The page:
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Thursday, 08 February 2018 18:18

Sr Lucy reflects on 'special privilege' of working with those on the margins

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0218SrLucyvanKesselPBVM 150By Sr Lucy van Kessel PVBM

Open Hearts, Bold Strides" is the tag line of Ruah Community Services. It would suit any of our religious congregations today. I was a Presentation Sister working with the Daughters of Charity in a nongovernment organisation — paid by the government — and doing "Nano" work. Our Presentation founder, Nano Nagle, would have felt right at home here!

Recently, and rather regretfully, I finished work with Ruah Community Services, which is a not-for-profit organisation in Western Australia committed to working alongside people living in poverty and on the margins. Ruah provides meal services, mental health support, assistance in moving from the street to a home, transitioning from prison, dealing with domestic violence, support for aboriginal women and those likely to lose their tenancy, and many other support services.

I have worked in providing mental health support to individual clients, managing mental health teams, supervising psychologist registrars and directing workforce development for the organisation. It has been a privilege over 25 years to work with 200 diverse lay staff who listen, engage, plan, provide hope and attend to the basic needs of those receiving the service.

Employees generally live out the meaning of "Ruah," a Hebrew word meaning breath, spirit of life, wind. Ruah has constantly sought ways to assist those most in need. The service began with the Daughters of Charity Sisters providing a refuge for women and children and a soup kitchen for street people. It has expanded its capacity to meet many more needs today.

Anne was an aboriginal mother who lived on the streets of Perth for more than 10 years. We, Presentation Sisters, provided her with short-term housing, while Ruah found more permanent accommodation for Anne and her son.

She described living on the streets as "dangerous, because you never know what might happen". She was often ill and spent the day trying to find a safe place, going to Ruah Center in the morning for a shower and something to eat, sitting around during the day and then looking again for somewhere "safe" to spend the night.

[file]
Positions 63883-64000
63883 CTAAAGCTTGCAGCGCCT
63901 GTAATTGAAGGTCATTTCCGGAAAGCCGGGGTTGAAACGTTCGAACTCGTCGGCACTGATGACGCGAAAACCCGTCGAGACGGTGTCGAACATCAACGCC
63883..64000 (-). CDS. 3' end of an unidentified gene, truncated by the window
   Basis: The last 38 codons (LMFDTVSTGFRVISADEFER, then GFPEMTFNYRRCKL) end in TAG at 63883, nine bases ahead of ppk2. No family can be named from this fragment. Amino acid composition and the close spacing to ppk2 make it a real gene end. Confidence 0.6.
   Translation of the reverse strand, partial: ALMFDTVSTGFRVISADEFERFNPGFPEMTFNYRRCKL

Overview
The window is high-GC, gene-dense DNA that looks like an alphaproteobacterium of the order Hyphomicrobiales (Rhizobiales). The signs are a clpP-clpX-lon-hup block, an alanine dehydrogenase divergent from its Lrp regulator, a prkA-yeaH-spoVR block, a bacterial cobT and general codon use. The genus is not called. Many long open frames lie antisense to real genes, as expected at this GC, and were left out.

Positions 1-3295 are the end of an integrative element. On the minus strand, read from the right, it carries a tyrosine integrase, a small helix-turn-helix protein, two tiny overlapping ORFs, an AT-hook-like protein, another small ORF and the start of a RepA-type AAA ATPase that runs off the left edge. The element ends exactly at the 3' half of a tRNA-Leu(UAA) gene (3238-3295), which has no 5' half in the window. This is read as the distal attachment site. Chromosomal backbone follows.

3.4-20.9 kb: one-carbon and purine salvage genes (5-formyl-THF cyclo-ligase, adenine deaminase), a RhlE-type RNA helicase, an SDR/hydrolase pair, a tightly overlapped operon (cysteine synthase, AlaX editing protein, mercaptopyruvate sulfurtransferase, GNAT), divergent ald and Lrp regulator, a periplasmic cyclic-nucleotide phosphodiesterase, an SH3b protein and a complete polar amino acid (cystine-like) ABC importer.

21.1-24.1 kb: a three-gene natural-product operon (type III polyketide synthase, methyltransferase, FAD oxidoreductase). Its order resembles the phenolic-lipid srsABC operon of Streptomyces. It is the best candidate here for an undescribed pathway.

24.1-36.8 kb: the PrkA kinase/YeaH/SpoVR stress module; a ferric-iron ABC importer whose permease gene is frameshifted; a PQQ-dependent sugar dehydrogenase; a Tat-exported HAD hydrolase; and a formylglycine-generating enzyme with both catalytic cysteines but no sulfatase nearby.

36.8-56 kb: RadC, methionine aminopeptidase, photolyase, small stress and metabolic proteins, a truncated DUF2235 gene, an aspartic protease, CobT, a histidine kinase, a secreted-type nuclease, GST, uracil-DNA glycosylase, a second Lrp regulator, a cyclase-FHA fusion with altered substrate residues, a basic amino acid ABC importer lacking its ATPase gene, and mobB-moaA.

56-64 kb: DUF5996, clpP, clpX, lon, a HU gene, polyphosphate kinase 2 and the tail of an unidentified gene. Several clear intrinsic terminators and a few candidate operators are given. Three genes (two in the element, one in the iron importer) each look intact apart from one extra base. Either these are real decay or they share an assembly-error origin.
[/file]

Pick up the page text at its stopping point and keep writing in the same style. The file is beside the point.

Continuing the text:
Anne was helped to move into and maintain a home. She was grateful to Ruah for support in this journey.

In the 1990s, workers and clients regularly prayed together and shared a quiet prayer room. The values of respect, creativity, integrity, partnership and grassroots were actively lived in client work. Clients assisted in writing the foundation policies for mental health services and sat in on interview panels for new workers. They truly collaborated in creating services where each individual was accepted just as they were.

Inspirational leadership was demonstrated in the vision, creativity, inclusivity and genuine care of clients and workers. Ruah's strengths included setting clear parameters for work, establishing teams for all services, regularly supervising workers, practicing consultation and communication at all levels, seeing a need and responding, recognising and working on the "shadow," and encouraging a journey of inclusive spirituality.

Ruah was well ahead of its time in seeing emerging needs and addressing these in practical ways. For example: creating recreation programs for people in psychiatric hostels where there was nothing to do; introducing recovery and the WRAP (Wellness Recovery Action Plan) to Western Australia; providing mental health services to Aboriginal people; and providing a refuge for women in domestic violence, long before these needs were generally recognised.

Ruah is a great model for us in religious life today. Ruah management shared all its training modules, information and experience generously as it networked with other agencies in developing partnerships to benefit others. For example, "Fifty Lives, Fifty Homes" required the coordination by Ruah of more than 20 government and nongovernment organisations in assisting homeless people to find and maintain housing.

It was a special privilege to work with clients, to receive their trust as I heard individual stories, to experience their beautiful acceptance of my mistakes as I tried to problem-solve for them, and in the process learned so much from them.

In transitioning to a new ministry, I leave with deep gratitude for being part of an organisation with an expansive vision and passion for social justice.

The full version of this story was first published by Global Sisters Report.

PHOTO by Jamie O'Brien/eRecord, Perth